Welcome to Flash Pulp, episode two hundred and seventy-seven.
Tonight we present Identification, Part 1 of 1
This week’s episodes are brought to you by Strangely Literal.
Flash Pulp is an experiment in broadcasting fresh pulp stories in the modern age – three to ten minutes of fiction brought to you Monday, Wednesday and Friday evenings.
Tonight, we tell a chilling tale regarding a risky child in a neighbourhood of constant hazard.
Nathaniel Minor had been born with a curious inability to identify danger.
On a September Monday, at the age of ten, Nathaniel had selected his blue and white striped shirt – his favourite, and thus the first be worn after a weekend’s laundry – folded it neatly on his dresser, then tested the temperature by walking out onto the back deck in nothing more than the underpants he’d slept in.
An early-autumn chill drove him back inside, and into a warm pair of jogging pants.
After devouring a bowl of lucky charms, and planting a kiss on his Mother’s distracted cheek,
he was ready to march the three blocks to school.
As he closed the door behind him, Mrs. Minor provided her usual instructions. “Head straight there, no talking to strangers, no goofing around. Be good, love you, Nate. Bye.”
His initial stop came at the midpoint of the chain-link fence that marked the border between the sidewalk and the row of townhouses that marched alongside it.
He began digging through his bright yellow knapsack, and, as he did so, a burly Labrador Retriever he called Mumphrey came bolting through the sliding patio door of the nearest rental unit. Though the animal’s speed made it tough to identify why he thought so, Nathaniel was left with the impression that his visitor was in even more ragged a condition than usual.
Minor had decided to befriend the mutt earlier that summer, when he’d watched the red-brown canine step onto the small porch that lead to the backyard. There was something to the way the dog stood testing the air that reminded Nathaniel of himself, and he’d spent fifteen minutes in idle conversation with his new chum before settling on the name.
The child had also concluded that Mumphrey’s owners must sleep late, as the Lab seemed in constant need of food when he strolled by – why else would the four-legged beast leap against the fence while barking and generally causing a ruckus?
As he’d done every morning since, the boy retrieved the single slice of bologna from his sandwich, and, careful not to dirty his hand with mayo, he tossed it over the metal links.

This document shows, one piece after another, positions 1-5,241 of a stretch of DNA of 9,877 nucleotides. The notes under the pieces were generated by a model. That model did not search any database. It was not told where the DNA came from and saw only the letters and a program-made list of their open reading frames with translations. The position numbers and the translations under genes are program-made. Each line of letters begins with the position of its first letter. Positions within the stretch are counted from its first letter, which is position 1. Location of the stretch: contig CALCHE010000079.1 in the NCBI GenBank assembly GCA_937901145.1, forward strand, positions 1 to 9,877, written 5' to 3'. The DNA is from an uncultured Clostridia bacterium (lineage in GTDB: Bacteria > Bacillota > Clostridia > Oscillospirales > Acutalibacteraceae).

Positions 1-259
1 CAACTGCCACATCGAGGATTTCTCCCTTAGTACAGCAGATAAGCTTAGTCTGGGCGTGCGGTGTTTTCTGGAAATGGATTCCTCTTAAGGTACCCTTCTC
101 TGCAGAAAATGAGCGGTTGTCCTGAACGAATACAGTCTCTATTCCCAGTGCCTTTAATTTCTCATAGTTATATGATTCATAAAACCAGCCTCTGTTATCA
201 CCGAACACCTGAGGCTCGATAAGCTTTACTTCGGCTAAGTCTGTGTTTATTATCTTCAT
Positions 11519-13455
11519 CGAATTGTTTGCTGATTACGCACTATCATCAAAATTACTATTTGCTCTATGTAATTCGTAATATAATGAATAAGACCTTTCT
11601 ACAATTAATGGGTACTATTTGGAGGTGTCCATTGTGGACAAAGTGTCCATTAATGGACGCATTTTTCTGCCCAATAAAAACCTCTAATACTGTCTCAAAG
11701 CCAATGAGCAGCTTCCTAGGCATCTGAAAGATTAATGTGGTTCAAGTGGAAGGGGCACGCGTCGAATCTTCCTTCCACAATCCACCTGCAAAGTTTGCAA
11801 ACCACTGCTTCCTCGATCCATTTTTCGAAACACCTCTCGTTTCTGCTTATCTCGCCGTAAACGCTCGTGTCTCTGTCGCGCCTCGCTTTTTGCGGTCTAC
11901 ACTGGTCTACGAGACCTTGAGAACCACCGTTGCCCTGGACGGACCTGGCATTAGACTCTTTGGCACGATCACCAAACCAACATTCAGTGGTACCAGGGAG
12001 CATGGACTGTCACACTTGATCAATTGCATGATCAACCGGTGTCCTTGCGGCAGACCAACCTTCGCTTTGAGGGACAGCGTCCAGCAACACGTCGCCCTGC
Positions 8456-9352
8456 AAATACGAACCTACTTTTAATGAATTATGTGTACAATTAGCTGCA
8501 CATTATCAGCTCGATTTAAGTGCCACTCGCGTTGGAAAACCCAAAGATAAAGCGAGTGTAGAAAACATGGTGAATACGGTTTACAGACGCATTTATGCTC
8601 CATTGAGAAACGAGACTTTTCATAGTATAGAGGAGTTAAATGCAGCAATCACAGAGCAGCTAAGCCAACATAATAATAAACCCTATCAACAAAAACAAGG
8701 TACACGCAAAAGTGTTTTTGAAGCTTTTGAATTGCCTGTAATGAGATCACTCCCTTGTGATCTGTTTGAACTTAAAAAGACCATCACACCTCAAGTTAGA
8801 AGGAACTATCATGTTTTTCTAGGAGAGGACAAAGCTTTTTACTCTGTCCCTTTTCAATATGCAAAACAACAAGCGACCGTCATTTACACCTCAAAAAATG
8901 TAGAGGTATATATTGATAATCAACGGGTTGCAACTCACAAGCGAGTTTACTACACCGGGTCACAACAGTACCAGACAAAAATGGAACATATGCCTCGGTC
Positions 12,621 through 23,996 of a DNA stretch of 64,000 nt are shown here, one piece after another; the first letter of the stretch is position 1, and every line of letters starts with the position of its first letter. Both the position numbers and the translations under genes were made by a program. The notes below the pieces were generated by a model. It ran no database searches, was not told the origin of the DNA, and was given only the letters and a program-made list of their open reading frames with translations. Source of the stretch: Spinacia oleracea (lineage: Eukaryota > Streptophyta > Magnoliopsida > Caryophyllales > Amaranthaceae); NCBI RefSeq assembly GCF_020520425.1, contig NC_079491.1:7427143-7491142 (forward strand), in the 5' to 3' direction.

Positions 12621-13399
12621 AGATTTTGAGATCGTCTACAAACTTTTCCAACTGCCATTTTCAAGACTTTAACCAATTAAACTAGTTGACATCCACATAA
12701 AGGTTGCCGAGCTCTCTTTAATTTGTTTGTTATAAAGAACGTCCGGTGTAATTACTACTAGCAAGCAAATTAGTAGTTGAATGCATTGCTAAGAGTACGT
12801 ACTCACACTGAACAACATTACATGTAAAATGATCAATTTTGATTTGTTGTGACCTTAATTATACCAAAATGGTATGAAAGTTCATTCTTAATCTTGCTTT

Mumphrey ceased his intemperate barking to gobble down the processed meat, then he immediately returned to his assault on the barrier. Nathaniel, however, had already moved on.
At the corner the youth encountered Tobias Swanson, his constant companion since an incident the summer previous, in which the slightly older boy had pulled a sputtering Nate from too-deep water at the local beach.
Their conversation began as it had ended the afternoon previous, when they’d parted on the same spot.
“Maybe you’re right about absorbing his atomic breath,” said Tobias, “but King Kong would still be defeated by Godzilla’s physical attacks. He’s got, like, blades on his back and a huge biting mouth. What can King Kong do? Throw his own poo?”
Nathaniel shrugged. He did not have his friend’s love of giant monster films, but he always did his best to carry his part of the conversation.
“Kong is a great climber. He’d get up on top of a building and start chucking people and antennas and stuff.”
“Being hit in the nose by a guy in a business suit isn’t exactly going to stop Godzilla,” replied Tobias.
The debate continued for the rest of the long block, until they encountered a schoolmate known largely as Bull.
“You ladies headed to school?” he asked.
“Aren’t you?” asked Nathaniel.
“Nuh-uh, I’m sick. Mom called and told ‘em – but you ain’t going today either.”
The day before the start of classes, while loitering at the McKinley Playground, Bull had convinced the fearless boy to climb a massive elm. Tobias had been late in returning from his piano lessons, and, by the time he’d arrived, it had been necessary to scale the tree to its midpoint just to have his shouts of “come down!” be heard.